I love bread. A base of flour, water and (sometimes) yeast can yield seemingly endless possibilities. How many shapes and flavours of bread are you familiar with? With the recent rise of ancient grains and artisan bakeries, lemi take you on a journey across the world to discover one of the its most staple foods.
𝗔𝗿𝗲𝗽𝗮𝘀 is a cornmeal bread hailing from pre-Columbian Latin America. The base is 𝘮𝘢𝘴𝘢𝘳𝘦𝘱𝘢 (cornflour cooked in water, much like Italian 𝘱𝘰𝘭𝘦𝘯𝘵𝘢) mixed with water and oil, and formed into a round patty that cooks to a cake-like consistency: golden and crispy on the outside, fluffy and spongy on the inside. Bonus points? It’s gluten-free. The stuffing varies from simply melted cheese and beans to steak and avocado. A Colombian classic is shredded chicken and avocado, while in Venezuela you can find deep-fried arepas filled with eggs. They’re a staple food in Colombia, Venezuela and Tenerife. In recent years arepas have gained world-popularity, with arepas cafés, restaurants and food trucks popping up all around the globe.
33-07 36th Ave, Queens, NY 11106, USA
My first time trying areas! I recommend the 𝗯𝗲𝗲𝗳 𝗮𝗿𝗲𝗽𝗮𝘀, with extra sauce and a generous amount of jalapenos to go along with it. As for the shredded chicken version, the texture was a little too close to tuna flakes for my liking.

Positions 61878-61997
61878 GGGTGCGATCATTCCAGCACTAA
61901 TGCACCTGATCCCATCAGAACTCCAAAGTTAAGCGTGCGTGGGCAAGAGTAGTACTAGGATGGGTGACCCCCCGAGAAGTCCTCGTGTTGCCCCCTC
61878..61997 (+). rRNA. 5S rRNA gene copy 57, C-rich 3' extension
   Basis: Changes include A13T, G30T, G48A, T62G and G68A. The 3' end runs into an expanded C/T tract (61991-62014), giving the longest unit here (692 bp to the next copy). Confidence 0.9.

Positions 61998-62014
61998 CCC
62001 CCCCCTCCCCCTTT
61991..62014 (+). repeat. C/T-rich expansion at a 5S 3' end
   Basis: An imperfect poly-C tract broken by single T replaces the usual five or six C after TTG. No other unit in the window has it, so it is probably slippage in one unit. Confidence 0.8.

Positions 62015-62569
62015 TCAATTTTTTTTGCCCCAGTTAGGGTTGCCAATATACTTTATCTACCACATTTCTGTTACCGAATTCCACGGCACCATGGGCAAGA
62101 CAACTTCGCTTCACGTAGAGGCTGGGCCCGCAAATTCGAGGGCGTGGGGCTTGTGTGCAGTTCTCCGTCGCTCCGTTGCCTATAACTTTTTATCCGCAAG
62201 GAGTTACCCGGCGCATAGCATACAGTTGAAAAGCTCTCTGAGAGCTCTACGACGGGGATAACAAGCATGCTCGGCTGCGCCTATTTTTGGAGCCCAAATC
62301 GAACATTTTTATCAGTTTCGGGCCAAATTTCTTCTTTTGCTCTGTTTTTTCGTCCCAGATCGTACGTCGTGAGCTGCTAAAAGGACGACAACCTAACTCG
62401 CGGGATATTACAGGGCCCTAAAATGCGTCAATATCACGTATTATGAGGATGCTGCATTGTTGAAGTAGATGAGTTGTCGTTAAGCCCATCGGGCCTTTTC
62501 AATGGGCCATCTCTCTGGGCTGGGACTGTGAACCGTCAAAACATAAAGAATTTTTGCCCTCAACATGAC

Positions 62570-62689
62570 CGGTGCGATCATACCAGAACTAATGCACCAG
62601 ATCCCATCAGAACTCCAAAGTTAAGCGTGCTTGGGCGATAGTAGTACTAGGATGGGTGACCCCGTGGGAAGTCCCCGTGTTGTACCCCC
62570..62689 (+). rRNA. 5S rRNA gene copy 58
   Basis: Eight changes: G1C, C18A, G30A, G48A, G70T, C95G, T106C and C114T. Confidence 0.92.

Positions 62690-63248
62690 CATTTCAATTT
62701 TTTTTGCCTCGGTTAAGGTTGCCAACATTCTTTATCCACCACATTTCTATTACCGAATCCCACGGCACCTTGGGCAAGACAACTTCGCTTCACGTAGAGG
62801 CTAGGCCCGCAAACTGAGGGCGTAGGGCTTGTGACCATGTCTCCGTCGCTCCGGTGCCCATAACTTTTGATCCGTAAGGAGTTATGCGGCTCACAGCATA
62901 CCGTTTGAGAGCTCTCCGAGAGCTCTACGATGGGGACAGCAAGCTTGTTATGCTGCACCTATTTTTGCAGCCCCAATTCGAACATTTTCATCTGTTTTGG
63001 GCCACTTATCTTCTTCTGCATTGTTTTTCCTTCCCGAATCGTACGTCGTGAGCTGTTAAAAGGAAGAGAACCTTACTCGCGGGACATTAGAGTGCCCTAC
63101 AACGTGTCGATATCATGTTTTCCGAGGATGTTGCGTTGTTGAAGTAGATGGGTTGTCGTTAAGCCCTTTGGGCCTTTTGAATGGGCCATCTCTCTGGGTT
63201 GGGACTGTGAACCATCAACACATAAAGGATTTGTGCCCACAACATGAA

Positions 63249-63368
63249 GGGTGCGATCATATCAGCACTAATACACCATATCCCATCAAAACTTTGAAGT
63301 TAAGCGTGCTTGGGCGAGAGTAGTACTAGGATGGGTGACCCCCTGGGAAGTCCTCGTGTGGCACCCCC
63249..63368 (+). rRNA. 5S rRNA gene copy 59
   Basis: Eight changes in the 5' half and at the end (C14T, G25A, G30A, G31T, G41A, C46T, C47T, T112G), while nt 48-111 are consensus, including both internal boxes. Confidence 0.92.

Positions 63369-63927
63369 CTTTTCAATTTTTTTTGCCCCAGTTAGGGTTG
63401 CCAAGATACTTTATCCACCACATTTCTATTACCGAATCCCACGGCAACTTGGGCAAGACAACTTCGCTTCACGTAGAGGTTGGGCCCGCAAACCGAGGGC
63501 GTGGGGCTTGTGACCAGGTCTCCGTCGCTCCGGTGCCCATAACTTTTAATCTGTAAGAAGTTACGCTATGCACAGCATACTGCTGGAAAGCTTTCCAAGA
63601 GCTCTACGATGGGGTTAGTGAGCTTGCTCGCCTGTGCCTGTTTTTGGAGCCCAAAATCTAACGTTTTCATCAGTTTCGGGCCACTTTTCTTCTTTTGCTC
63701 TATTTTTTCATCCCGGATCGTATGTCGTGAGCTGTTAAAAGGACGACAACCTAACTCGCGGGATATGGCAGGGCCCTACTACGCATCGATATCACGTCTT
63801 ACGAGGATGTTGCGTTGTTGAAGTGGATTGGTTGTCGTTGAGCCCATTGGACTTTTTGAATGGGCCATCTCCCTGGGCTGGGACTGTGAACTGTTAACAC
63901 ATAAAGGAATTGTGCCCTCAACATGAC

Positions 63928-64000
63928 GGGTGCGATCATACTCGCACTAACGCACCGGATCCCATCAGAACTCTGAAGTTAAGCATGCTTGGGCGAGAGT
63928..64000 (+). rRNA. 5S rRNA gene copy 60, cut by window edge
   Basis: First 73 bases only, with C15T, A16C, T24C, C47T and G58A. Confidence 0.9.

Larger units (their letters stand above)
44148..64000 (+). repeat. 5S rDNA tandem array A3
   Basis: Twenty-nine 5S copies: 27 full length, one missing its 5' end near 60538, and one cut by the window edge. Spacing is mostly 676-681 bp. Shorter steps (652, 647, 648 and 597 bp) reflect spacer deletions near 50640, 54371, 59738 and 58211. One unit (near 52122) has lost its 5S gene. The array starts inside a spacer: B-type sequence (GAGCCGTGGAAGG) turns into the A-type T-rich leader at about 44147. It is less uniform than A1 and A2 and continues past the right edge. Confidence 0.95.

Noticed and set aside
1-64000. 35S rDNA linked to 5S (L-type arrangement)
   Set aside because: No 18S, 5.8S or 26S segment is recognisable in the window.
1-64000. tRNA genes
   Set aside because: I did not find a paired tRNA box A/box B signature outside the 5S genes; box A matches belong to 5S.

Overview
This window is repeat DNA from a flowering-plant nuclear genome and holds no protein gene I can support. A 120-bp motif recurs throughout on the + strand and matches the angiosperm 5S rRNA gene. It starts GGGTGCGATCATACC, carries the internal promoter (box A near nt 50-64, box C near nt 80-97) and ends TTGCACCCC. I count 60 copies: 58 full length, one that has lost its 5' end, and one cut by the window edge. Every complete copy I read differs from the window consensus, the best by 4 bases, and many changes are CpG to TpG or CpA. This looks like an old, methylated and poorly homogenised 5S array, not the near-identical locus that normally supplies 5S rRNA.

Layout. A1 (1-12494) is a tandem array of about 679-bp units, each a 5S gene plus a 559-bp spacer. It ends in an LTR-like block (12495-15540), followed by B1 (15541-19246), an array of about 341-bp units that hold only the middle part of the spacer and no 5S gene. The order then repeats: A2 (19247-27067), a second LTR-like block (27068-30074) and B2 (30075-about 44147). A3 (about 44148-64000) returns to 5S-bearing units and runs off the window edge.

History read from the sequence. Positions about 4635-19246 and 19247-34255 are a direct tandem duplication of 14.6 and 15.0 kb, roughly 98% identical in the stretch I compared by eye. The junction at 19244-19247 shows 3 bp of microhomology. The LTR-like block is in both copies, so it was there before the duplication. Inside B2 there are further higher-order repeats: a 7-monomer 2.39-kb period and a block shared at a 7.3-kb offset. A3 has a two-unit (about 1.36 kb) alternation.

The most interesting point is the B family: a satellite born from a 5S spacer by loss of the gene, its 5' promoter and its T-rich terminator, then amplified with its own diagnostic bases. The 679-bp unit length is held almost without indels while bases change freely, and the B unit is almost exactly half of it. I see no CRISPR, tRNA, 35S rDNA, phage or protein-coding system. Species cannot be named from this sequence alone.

No. 137-1號, Shida Road, Da’an District, Taipei City, Taiwan 106
Venezuelans Gus and Kathe Salguero opened 𝗔𝗿𝗲𝗽𝗮 & 𝗖𝗼 in 2014 (followed by a second branch in 2019) with the mission to introduce London to the flavours of the Venezuelan cuisine. You can get all the classics like shredded beef with black beans or chicken avocado. https://www.facebook.com/Arepaandco/
58A De Beauvoir Cres, Haggerston, London N1 5SB, UK
When it comes to bread, there is nothing as good as a crispy, fluffy, fragrant, freshly baked 𝗯𝗮𝗴𝘂𝗲𝘁𝘁𝗲. Not all baguettes are created equal, though, and in South East Asia getting your hands on a good one without breaking the bank, can be a real challenge. 𝗣𝗮𝗿𝗶𝘀 𝗗é𝗹𝗶𝗰𝗲, though a fast-food chain, imports all its bread directly from France, with people assuring you it has the best baguettes in Manila.
Makati, Metro Manila, Philippines
𝗕𝗮𝗴𝘂𝗲𝘁𝘁𝗲𝘀 have a lot going on for them. Not only the source of the flour and the water, but even the way the dough is worked, can all radically change its taste. And Parisian baker 𝗟𝗲𝗿𝗼𝘆 𝗠𝗼𝗻𝘁𝗶 knew it well, when in 2019 he snatched the first prize of the annual 𝘎𝘳𝘢𝘯𝘥 𝘗𝘳𝘪𝘹 𝘥𝘦 𝘭𝘢 𝘉𝘢𝘨𝘶𝘦𝘵𝘵𝘦. If that is not enough to make you want to try out his bread, I don’t know what is.
203 Avenue Daumesnil, 75012 Paris, France
𝗣𝗮𝗻𝗲 𝗰𝗮𝗿𝗮𝘀𝗮𝘂 is a thin and crisp flatbread with a 3000-year-old history. Sardinian shepherds often left their homes for months at a time, so they invented a bread they could carry with them and could be stored for up to a year (much like elven 𝘭𝘦𝘮𝘣𝘢𝘴). It also makes one mighty souvenir. In Italian, pane carasau is also called 𝘤𝘢𝘳𝘵𝘢 𝘥𝘪 𝘮𝘶𝘴𝘪𝘤𝘢, referring to how thin the dough is, a music sheet can be read through it.
12 Dartmouth Park Hill, Tufnell Park, London NW5 1HL, UK
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